The home of the Games are reflected in the choice of Scottish Saltire and lettering inspired by Glasgow-born architect, artist and designer, Charles Rennie Mackintosh.
This coin is the least rare of the Commonwealth Games coins, with a total of 6,500,000 entering circulation.
Vote for your favourite Commonwealth Games coin!
With a total of 6 coins commemorating the Commonwealth Games, we want you to have your say and vote for your favourite!
Secure the 1986 UK Commonwealth Games £2 for your collection!
This coin can no longer be found in circulation, so this could be one of your last chances of securing this coin for your collection!
This year, Queen Elizabeth II will celebrate her 95th birthday – making her the first ruling monarch in British history to reach this milestone!
In celebration of this incredible royal event, a brand new UK £5 coin has JUST been released!
Designed by heraldic artist, Timothy Noad, the coin features the Royal Cypher ‘EIIR’ and the quote, “MY HEART AND MY DEVOTION” a nod to part of her 1957 Christmas broadcast, which was the first to be televised.
We also see the date of Her Majesty’s birth and the year 2021, highlighting the remarkable 95th anniversary year.
This coin was first issued as part of the 2021 Annual Coin Set and has already been proving incredibly popular with collectors.
And when you consider the popularity of previous coins celebrating Her Majesty, we’re expecting demand for this coin to be high…
2016 UK Queen Elizabeth II 90th Birthday £5
To celebrate the 90th Birthday of Her Majesty Queen Elizabeth II The Royal Mint issued a new commemorative £5 coin.
This coin features a design by Christopher Hobbs, depicting nine roses, inspired by Her Majesty’s love of flowers – one for each decade of Her Majesty’s life.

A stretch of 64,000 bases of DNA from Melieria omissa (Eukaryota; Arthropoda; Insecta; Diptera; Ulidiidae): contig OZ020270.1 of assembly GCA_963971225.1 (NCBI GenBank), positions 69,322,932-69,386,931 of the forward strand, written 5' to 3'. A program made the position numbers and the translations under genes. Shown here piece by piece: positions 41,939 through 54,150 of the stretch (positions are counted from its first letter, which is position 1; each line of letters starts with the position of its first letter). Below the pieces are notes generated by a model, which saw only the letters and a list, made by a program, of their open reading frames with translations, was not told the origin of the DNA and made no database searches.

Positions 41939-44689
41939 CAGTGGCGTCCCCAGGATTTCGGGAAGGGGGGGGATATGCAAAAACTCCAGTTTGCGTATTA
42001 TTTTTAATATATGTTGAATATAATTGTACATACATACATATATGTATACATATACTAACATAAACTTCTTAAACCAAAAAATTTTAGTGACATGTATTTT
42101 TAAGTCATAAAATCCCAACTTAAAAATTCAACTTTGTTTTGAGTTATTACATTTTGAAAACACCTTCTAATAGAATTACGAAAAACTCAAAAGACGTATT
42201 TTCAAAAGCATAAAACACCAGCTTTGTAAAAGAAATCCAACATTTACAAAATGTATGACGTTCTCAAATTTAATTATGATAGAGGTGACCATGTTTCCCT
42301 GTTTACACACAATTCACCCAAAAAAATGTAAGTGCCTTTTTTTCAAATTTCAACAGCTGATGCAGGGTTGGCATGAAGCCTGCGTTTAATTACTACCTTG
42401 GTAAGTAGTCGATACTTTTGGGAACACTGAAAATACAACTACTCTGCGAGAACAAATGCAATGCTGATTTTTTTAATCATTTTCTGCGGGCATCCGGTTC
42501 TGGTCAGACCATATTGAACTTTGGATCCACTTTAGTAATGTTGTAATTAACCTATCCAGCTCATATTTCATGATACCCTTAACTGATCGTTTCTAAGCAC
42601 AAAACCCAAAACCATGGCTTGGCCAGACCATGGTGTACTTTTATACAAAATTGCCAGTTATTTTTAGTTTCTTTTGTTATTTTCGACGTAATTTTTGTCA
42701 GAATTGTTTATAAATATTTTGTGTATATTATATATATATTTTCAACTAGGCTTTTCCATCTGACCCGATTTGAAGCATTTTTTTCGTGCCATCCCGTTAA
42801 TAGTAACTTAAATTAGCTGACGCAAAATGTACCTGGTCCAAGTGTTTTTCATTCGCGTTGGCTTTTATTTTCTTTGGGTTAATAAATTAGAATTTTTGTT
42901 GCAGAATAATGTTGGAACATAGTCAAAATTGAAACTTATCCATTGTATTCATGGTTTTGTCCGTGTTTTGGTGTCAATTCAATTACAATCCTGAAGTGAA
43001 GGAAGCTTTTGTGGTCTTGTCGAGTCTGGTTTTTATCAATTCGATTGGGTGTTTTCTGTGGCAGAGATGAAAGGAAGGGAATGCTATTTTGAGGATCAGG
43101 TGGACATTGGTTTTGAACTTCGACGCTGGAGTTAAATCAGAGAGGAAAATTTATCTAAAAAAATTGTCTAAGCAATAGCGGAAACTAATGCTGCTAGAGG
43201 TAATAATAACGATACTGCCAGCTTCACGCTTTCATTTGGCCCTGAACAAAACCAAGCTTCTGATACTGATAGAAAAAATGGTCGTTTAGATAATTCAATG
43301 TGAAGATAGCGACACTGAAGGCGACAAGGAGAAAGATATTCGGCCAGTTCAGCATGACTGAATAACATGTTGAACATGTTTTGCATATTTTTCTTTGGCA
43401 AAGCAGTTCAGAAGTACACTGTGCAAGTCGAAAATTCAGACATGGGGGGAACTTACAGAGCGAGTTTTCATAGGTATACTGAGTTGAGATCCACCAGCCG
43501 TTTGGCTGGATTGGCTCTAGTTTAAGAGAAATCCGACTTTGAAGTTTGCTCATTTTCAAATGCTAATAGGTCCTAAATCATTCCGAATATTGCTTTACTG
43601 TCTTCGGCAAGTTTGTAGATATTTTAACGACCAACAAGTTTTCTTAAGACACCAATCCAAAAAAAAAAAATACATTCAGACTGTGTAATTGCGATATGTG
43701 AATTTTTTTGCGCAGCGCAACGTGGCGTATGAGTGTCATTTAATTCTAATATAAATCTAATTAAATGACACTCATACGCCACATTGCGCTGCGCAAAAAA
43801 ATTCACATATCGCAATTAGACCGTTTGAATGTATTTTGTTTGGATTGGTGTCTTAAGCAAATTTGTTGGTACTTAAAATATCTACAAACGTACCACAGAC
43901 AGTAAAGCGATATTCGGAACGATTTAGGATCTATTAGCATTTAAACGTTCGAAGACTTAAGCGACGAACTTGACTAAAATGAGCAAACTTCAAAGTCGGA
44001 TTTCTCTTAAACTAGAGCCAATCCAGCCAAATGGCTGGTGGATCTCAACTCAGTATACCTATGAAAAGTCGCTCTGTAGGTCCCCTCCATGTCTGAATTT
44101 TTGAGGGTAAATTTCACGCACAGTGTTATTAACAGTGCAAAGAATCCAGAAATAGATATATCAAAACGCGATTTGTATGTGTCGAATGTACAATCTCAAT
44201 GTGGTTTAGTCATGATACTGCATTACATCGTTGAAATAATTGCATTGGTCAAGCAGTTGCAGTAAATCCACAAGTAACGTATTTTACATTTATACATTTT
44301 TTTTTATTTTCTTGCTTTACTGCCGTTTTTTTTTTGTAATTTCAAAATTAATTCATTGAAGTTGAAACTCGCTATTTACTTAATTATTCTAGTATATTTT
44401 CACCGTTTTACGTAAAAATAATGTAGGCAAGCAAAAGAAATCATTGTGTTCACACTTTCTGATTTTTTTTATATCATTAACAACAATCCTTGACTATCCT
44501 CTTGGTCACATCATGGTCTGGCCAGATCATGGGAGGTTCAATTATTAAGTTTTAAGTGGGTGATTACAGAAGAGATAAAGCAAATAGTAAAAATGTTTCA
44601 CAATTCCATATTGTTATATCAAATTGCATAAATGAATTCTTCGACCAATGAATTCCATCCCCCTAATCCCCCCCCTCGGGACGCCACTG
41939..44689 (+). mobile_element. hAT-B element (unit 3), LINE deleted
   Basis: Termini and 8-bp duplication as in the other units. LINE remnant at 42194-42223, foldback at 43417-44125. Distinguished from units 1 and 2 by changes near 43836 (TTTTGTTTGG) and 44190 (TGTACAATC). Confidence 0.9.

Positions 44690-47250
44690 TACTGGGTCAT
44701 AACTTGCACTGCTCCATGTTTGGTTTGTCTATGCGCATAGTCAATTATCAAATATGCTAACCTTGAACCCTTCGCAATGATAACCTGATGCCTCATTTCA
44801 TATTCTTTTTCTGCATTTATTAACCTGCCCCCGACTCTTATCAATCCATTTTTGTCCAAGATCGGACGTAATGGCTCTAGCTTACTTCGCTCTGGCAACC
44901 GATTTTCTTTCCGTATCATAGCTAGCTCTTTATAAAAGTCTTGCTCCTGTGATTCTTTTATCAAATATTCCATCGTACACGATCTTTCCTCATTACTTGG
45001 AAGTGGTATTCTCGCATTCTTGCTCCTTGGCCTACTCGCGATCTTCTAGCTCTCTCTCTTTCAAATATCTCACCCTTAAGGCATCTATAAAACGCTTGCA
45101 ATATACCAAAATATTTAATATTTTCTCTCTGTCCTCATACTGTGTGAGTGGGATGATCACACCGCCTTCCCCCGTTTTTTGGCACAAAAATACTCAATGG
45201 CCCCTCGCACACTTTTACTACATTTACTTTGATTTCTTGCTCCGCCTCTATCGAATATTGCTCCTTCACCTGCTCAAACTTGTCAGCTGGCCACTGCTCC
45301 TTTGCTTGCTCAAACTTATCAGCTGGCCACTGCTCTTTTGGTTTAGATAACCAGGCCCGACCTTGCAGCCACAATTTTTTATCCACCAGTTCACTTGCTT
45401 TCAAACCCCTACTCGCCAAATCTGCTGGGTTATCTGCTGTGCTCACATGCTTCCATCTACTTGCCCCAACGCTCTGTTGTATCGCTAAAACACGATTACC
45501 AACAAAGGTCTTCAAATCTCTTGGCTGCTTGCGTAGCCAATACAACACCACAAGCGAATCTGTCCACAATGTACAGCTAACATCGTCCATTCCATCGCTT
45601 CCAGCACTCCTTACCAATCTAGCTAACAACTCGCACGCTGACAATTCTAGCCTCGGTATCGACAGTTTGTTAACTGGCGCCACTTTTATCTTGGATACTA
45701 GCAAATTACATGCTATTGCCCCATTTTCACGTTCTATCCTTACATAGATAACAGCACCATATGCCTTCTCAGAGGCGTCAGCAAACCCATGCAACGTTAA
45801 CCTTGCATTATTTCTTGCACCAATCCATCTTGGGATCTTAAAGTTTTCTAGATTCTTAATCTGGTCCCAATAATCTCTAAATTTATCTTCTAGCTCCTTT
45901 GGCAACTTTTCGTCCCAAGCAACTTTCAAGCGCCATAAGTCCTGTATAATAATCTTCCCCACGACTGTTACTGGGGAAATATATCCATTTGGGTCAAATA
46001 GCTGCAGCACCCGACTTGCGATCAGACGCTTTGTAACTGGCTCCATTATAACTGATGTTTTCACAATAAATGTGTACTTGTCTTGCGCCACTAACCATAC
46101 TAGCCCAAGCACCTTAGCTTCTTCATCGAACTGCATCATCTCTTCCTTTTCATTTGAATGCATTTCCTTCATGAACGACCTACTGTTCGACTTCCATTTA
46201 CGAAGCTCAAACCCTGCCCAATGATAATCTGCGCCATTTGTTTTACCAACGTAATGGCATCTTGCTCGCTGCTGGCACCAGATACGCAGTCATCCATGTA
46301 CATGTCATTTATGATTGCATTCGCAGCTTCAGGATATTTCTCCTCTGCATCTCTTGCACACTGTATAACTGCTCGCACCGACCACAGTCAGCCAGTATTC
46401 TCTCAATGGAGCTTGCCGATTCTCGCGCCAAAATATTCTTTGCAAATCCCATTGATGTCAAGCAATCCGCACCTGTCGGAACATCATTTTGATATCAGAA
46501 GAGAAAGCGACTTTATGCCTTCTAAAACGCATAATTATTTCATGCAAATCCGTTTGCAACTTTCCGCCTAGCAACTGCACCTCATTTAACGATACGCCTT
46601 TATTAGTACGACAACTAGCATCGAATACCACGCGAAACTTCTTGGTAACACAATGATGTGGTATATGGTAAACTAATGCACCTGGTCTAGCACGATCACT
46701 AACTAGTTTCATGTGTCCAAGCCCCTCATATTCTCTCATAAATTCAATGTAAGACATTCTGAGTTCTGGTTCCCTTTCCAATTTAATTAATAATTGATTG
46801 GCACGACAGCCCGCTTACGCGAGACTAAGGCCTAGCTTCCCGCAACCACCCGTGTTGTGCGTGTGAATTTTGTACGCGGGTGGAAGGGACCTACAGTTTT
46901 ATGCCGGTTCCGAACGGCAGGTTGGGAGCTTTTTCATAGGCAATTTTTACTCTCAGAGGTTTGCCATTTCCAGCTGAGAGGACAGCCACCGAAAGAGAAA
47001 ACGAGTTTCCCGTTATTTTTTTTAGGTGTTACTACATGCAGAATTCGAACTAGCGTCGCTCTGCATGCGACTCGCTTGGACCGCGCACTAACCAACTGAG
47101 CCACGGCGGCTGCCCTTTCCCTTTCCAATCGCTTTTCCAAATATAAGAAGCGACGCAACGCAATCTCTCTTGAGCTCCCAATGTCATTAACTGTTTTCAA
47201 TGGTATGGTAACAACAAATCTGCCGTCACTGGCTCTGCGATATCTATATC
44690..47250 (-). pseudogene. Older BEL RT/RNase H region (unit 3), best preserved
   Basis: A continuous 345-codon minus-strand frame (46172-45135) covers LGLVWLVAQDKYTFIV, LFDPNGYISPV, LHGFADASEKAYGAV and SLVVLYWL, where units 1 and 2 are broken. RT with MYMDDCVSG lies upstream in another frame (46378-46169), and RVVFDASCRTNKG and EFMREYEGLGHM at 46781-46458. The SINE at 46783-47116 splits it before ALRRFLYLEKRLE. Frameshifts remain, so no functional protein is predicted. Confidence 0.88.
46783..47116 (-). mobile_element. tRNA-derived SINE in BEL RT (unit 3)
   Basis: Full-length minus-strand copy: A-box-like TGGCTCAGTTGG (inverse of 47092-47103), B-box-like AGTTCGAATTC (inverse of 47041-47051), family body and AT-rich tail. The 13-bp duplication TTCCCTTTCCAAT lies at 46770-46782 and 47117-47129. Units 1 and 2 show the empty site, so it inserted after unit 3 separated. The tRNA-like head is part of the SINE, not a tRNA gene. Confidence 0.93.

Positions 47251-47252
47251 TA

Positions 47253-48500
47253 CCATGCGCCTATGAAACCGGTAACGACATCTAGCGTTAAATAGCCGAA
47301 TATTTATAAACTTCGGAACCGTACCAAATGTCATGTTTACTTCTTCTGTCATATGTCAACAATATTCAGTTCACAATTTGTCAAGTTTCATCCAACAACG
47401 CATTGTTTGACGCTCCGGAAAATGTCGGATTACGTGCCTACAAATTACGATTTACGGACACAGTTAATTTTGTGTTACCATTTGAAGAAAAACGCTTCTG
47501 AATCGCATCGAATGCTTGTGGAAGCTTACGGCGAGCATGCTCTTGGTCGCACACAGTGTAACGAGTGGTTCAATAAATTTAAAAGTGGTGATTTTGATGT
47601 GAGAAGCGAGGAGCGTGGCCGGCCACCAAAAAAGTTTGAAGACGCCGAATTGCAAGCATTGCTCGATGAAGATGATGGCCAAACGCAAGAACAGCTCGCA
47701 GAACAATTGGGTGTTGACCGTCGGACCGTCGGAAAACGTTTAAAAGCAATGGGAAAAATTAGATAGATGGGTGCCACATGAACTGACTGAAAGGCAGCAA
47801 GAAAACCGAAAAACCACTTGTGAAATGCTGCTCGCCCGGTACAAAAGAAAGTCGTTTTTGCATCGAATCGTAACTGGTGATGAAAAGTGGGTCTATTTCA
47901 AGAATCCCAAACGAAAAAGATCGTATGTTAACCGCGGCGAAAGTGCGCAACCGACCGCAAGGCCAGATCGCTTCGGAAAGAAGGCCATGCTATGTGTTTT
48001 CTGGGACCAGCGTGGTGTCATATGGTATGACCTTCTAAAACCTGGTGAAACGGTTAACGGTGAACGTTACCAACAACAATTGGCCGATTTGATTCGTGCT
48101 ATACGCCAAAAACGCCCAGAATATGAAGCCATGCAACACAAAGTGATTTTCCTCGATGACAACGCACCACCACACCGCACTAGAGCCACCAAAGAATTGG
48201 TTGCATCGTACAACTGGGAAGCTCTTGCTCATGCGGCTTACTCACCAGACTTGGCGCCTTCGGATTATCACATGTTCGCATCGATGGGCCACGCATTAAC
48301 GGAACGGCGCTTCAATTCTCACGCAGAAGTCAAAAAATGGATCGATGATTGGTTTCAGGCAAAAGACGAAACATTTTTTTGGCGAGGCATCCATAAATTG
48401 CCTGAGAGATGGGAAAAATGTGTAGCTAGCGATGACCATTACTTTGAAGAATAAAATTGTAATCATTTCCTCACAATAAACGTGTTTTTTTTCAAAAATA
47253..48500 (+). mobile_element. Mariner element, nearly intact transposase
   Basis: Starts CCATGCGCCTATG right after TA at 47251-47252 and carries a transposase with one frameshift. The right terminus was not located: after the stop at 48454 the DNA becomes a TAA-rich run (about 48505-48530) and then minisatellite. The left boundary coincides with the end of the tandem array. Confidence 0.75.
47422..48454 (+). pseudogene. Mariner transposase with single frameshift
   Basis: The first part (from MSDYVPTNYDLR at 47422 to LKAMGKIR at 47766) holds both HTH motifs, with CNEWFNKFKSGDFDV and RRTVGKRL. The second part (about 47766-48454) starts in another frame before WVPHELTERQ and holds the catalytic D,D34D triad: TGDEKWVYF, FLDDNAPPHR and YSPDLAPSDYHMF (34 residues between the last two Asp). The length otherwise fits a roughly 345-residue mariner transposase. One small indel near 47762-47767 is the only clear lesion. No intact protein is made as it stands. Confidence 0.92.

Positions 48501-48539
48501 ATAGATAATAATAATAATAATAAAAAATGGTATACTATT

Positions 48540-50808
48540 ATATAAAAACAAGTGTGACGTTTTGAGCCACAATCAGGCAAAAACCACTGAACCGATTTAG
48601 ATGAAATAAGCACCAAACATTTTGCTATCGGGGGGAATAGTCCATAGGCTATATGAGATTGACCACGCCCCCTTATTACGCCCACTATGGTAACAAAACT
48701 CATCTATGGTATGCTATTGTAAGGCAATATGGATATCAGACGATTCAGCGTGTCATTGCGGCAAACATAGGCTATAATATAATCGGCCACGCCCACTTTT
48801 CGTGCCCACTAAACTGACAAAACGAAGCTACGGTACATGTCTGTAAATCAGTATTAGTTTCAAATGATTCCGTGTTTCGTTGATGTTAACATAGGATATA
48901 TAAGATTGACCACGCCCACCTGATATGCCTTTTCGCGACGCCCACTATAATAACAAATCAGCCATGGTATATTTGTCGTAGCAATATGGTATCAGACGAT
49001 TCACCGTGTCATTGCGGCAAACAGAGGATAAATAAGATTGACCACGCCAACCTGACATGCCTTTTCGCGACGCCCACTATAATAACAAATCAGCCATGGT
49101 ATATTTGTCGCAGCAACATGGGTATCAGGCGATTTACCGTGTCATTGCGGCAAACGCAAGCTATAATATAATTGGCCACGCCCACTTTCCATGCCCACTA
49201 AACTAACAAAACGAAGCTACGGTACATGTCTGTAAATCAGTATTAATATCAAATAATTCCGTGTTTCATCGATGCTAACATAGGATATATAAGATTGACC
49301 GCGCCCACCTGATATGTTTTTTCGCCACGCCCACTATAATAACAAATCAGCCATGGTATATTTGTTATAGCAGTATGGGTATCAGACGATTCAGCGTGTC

You’ll notice the flowers in the wreath are each different to the next one. As this was such a personal occasion, Hobbs chose to move away from heraldic flowers and to use a more natural floral image instead.
The obverse features the fifth portrait of Her Majesty the Queen, designed by Royal Mint engraver Jody Clark.
Excitingly for collectors, Change Checker has a limited number of Official 2016 UK Queen’s 90th Birthday £5 BU packs remaining. To secure yours for JUST £30.00 (+p&p) click here >>
2006 UK Queen Elizabeth II 80th Birthday £5
This coin was issued in 2006 to commemorate Her Majesty’s 80th birthday. The reverse design by Danuta Solowiej-Wedderburn features three trumpeters with trumpet banners accompanied by the inscription Vivat Regina (long live the Queen) and the anniversary dates.
This £5 coin is the fourth rarest £5 (as of the latest mintage update in 2013) and it is incredibly popular with collectors!
Change Checker has very limited stock remaining of this coin. To secure one for your collection, click here >>
2012 UK Diamond Jubilee £5
In 2012, the Queen celebrated her Diamond Jubilee having reached 50 years on the throne.